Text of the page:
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While state and local governments will divide up billions from the Sacklers and Purdue for treatment and prevention programs, if the current draft — or some approximation — of the Purdue bankruptcy and settlement plan were adopted, individual victims will get far less. They can apply for compensation from a fund of up to $750 million and would be able to collect amounts ranging from $3,500 to $48,000.
Parents and guardians of about 6,550 children with a history of neonatal abstinence syndrome may each receive about $7,000. Many must show proof that OxyContin was directly implicated — a high bar, given the passage of time and the difficulty in locating records.
The hearing with the Sacklers emerged from the latest round of negotiations among the Sacklers, eight states and Washington, D.C., which, in addition to New Hampshire, voted against the last bankruptcy plan for Purdue Pharma. The latest terms include an increased contribution from the Sacklers for up to $6 billion. Though considerable hurdles loom for finalizing the deal, one condition, requested by a judge who mediated the talks, was what occurred on Thursday: People deeply affected by the opioid epidemic finally had their day in court.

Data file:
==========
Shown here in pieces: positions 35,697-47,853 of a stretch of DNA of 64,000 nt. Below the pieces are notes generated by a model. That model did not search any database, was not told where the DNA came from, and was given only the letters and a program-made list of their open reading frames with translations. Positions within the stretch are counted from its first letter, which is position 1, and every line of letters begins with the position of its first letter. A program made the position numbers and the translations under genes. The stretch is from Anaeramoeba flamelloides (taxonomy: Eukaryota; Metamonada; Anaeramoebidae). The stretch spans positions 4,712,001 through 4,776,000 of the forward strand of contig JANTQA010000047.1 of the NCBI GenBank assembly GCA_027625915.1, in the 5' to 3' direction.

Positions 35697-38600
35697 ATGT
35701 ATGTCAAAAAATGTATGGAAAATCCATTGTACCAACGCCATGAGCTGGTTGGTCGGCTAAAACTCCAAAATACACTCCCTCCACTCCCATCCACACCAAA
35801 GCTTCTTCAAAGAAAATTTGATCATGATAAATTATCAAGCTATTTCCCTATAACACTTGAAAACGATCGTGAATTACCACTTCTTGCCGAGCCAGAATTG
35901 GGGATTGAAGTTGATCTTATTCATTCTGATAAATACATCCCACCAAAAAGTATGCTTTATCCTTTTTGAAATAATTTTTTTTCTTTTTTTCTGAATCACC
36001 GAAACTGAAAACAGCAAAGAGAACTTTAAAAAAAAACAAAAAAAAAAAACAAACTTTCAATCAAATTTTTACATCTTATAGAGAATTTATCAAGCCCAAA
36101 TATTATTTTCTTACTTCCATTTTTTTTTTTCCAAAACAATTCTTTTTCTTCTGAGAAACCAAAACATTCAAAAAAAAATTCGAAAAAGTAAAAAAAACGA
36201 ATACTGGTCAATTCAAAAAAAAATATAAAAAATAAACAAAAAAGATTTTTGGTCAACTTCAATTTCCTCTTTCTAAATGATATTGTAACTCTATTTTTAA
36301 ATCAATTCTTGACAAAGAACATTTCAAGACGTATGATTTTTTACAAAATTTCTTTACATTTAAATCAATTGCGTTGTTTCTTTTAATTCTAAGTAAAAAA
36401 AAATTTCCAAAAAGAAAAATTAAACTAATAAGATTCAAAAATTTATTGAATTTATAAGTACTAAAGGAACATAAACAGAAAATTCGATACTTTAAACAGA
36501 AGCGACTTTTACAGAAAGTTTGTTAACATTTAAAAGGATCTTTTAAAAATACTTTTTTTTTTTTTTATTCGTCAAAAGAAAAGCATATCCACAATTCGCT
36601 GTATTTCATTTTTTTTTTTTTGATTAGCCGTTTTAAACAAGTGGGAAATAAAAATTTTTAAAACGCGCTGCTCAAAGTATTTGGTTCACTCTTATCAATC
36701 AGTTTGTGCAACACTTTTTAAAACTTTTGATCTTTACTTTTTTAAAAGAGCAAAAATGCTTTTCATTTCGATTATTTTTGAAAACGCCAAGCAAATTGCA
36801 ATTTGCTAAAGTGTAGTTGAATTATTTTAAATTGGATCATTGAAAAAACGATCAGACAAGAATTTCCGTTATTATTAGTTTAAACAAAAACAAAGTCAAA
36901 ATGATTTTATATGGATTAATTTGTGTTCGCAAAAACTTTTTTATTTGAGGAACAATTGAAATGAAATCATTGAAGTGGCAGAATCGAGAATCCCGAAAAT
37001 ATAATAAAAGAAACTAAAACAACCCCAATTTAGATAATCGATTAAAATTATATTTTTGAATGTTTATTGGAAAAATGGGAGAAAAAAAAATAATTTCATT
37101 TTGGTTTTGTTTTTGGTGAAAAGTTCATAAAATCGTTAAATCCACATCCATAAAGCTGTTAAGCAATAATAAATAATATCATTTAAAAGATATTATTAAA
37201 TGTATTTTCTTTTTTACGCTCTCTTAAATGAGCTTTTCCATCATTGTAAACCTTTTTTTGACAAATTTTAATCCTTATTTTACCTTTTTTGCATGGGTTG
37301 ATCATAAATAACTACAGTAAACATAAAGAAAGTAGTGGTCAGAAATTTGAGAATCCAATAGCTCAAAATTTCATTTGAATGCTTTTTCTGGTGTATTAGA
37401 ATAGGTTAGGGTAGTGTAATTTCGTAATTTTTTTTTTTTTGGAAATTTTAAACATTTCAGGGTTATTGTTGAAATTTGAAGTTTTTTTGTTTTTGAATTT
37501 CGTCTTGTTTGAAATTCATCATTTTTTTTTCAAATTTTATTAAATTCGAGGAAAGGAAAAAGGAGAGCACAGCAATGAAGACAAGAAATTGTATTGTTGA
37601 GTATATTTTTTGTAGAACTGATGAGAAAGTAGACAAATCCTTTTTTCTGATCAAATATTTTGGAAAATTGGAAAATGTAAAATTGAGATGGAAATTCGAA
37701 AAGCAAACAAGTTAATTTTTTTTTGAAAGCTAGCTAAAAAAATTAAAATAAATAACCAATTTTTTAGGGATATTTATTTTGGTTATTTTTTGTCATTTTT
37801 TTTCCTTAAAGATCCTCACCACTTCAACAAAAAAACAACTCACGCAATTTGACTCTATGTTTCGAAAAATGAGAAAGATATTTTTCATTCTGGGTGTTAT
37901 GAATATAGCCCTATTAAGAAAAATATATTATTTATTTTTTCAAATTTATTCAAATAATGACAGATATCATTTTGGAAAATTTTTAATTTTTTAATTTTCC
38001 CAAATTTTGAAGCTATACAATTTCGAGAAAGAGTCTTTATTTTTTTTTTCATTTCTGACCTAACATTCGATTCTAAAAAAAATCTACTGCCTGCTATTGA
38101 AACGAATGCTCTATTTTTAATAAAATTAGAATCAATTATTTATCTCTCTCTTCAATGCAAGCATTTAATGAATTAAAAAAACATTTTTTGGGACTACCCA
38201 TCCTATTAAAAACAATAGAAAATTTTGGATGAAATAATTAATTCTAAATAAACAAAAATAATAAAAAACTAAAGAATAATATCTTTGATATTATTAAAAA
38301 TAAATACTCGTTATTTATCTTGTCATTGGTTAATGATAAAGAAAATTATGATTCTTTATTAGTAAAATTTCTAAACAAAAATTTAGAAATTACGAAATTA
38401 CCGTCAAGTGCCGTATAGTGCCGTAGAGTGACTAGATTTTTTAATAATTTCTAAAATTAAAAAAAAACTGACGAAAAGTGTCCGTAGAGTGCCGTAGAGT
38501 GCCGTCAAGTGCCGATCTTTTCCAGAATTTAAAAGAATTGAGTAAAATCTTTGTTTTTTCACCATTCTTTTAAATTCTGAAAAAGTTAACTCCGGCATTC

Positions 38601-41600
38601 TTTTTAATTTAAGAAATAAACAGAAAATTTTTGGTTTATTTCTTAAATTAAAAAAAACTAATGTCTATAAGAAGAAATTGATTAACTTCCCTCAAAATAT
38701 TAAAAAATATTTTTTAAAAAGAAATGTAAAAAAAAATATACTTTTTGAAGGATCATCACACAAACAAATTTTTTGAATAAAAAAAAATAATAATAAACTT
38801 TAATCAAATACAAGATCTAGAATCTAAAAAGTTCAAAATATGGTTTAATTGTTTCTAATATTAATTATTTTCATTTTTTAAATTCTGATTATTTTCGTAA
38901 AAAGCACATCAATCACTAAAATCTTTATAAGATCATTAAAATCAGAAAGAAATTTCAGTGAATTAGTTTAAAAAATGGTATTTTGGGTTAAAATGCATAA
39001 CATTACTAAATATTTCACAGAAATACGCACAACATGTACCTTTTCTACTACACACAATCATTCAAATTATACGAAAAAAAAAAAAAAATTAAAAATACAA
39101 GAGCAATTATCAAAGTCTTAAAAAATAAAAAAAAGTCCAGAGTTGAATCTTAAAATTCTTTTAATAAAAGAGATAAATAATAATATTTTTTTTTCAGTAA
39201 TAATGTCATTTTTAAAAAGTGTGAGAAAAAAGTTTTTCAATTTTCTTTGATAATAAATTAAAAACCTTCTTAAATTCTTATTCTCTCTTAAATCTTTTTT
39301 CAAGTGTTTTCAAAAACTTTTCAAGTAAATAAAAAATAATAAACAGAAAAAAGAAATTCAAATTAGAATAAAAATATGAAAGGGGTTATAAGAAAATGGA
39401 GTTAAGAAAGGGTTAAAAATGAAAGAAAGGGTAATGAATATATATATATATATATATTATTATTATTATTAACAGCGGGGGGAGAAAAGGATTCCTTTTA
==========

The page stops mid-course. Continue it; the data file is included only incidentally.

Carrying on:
One of the last to give a statement was Vicki Bishop, who spoke of her firstborn child, Brian, a construction worker who had been prescribed OxyContin after a work accident.
She concluded with a request: “That when you, Richard, David and Theresa, put your heads down on your pillows tonight and close your eyes to sleep, that you see my son Brian, and you visualize his opioid-addicted life that led him at the age of 45 to a cold steel table in the Baltimore County medical examiner’s office, blue, alone and dead from a fatal overdose.
“I want you to consider your personal role in this,” she said. “Because this is what I see every night when I close my eyes and try to find the sleep that rarely comes.”